post opiate anxiety

Weeks, even months following successfully completing opiate detox and treatment feelings of anxiety can still linger. This, and other symptoms of post acute withdrawal syndrome (PAWS) can be a challenging obstacle to overcome in the early phase of recovery. Understanding why post opiate anxiety emerges, sometimes months later, can help prepare the individual for managing the unsettling symptom while keeping them firmly on the recovery journey.

What is Post Opiate Anxiety?

When someone goes to rehab for treatment of an opiate addiction they are taught about how such an addiction evolves. Addiction education is part and parcel of any reputable rehab program, as it offers important information about how the brain is altered when the drug is introduced into the system, which can act as a deterrent to relapse. Even armed with this information it is usually surprising to individuals in recovery for opiate addiction just how significantly the drug did indeed impact their brain chemistry.

Post opiate anxiety is one of a cluster of symptoms that can emerge in early recovery. Symptoms may be delayed for a month or more, or may be an extension of the treatment phase of recovery. The individual begins to feel edgy, irritable, restless and stressed out. Symptoms of anxiety are the results of the brain unwinding its dependence on the drug, so are actually a good sign. Even so, learning how to push through these uncomfortable symptoms using stress-reducing techniques will surely help the discomfort.

About Post Acute Withdrawal Syndrome (PAWS)

PAWS refers to a group of withdrawal symptoms that persist for months, even up to a year, following the initial detoxification of a drug such as heroin. The symptoms tend to be unpredictable, sporadic, or cyclical in nature. The length of time, or intensity of the PAWS will be largely related to the duration of addiction and consumption levels of the drug. Generally, PAWS symptoms are psychological in nature, versus physical. PAWS symptoms include:

  • Anxiety, fear, panic
  • Cognitive impairment
  • Agitation, edginess
  • Irritability
  • Exhaustion, fatigue
  • Loss of interest in sex
  • Cravings
  • Depression
  • Mood swings
  • Sleep problems
  • Decreased impulse control

There is no set timeline for how long PAWS might linger. The symptoms tend to be more prolonged in individuals with a long history of opiate abuse.

Managing PAWS in Recovery

Other than toughing out PAWS during the initial months of opiate recovery, there are ways to mitigate the post opiate anxiety symptoms. Various holistic therapies or activities can be beneficial in reducing the symptoms of anxiety. These relaxation-promoting activities might include:

  • Mindfulness. This helps the individual focus purposefully on the present moment and see that the feelings of anxiety are simply a bodily response to withdrawal.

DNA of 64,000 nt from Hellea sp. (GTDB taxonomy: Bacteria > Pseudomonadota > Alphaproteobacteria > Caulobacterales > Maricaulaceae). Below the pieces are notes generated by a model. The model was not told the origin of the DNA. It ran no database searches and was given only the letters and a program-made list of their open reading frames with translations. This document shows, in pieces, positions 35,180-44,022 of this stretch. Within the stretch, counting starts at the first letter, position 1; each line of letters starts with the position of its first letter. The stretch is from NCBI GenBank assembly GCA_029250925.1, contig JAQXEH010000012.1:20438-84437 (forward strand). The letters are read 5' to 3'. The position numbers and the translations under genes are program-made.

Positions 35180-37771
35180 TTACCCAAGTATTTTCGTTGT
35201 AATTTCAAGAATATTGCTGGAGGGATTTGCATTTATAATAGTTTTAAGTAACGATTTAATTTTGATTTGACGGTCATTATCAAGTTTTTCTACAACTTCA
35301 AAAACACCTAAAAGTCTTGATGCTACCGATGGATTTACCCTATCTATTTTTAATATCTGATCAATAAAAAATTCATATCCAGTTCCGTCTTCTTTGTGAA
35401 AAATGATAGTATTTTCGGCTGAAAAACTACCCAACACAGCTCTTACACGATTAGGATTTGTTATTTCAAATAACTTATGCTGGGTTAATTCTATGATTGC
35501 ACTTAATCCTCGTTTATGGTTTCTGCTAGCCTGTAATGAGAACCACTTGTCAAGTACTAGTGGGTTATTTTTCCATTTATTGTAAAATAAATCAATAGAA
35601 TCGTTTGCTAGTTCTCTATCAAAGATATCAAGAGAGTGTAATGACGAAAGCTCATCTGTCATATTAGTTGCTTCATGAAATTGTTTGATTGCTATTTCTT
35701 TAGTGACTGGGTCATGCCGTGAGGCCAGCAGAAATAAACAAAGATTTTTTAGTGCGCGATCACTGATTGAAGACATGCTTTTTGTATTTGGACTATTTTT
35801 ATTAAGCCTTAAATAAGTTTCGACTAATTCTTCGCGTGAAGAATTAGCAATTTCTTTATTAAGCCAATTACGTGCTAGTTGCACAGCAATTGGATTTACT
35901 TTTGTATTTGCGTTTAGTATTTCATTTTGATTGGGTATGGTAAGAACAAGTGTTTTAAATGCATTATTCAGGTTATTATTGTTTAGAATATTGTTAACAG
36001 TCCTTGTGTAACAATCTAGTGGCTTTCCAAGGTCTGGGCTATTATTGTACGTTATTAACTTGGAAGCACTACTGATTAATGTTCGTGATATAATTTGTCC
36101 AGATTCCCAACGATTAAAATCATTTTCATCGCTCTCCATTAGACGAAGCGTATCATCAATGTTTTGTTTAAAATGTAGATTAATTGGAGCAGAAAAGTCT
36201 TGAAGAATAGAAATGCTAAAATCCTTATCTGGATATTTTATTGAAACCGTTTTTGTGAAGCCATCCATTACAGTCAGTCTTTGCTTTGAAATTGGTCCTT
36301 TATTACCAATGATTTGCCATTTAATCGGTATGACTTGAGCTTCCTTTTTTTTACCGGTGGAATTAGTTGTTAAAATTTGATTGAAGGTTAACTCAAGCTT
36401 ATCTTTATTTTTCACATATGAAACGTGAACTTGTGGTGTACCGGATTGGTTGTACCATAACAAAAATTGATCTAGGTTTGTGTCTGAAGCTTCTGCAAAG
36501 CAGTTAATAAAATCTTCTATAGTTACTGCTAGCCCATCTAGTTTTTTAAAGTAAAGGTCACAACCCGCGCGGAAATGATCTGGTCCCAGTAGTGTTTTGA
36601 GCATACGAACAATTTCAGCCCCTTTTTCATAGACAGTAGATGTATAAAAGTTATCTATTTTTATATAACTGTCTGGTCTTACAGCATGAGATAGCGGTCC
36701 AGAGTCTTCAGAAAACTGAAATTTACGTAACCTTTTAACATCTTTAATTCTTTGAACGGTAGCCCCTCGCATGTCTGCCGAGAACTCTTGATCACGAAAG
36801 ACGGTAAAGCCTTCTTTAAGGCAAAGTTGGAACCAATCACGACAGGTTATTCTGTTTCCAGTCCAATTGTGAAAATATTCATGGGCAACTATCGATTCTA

• Deep breathing. Learning how to regulate stress through deep breathing exercises is a tool that can be accessed anywhere at any time.
  • Yoga. A yoga class helps center your attention on achieving the poses and on the breathing process.

The Importance of Continuing Care

While stress-reducing techniques are an excellent tool for managing anxiety in recovery, other important continuing care services should be included in post-rehab aftercare. Relapse is the number one threat to opiate recovery. Because stress and other life events can trigger a relapse, having a solid support system intact is essential. Some of the most helpful sources of continuing care include:

  • Sober living housing. Sober living provides a drug and alcohol-free living space where regular drug tests are conducted to ensure the residents are clean and sober. This sets up a deterrent to relapse, as well as provides social support in early recovery.
  • Medication-assisted treatment. Drug therapy, such as methadone and Suboxone, can be helpful in reinforcing recovery, at least for the first year but possibly for a longer period. The drugs block opioid receptors in the brain, which helps reduce the powerful opiate cravings that can lead to relapse.
  • Ongoing outpatient therapy. Individual and group therapy is an excellent preventative measure for relapse. Psychotherapy provides ongoing support, helping those in recovery overcome struggles or challenges to sobriety. Group sessions also encourage peer support, another protective factor in recovery.
  • Support groups, such as N.A. or A.A. By participating in a recovery community the individual is surrounded by others who are also committed to sobriety, providing social support and opportunities for accountability.

Phoenix Rising Behavioral is a Leading Outpatient Rehab in Orange County

Phoenix Rising Behavioral offers a continuum of recovery services for individuals with an opiate addiction. Although recovery begins with detox and treatment, managing PAWS is an important piece that must be addressed and incorporated into recovery goals. Phoenix Rising provides ongoing outpatient services, 12-step programming, and teaches holistic methods for PAWS-related symptoms that often accompanying the post-rehab phase of recovery. For more information about continuing care services, please contact Phoenix Rising Behavioral today at (877) 299-5694.

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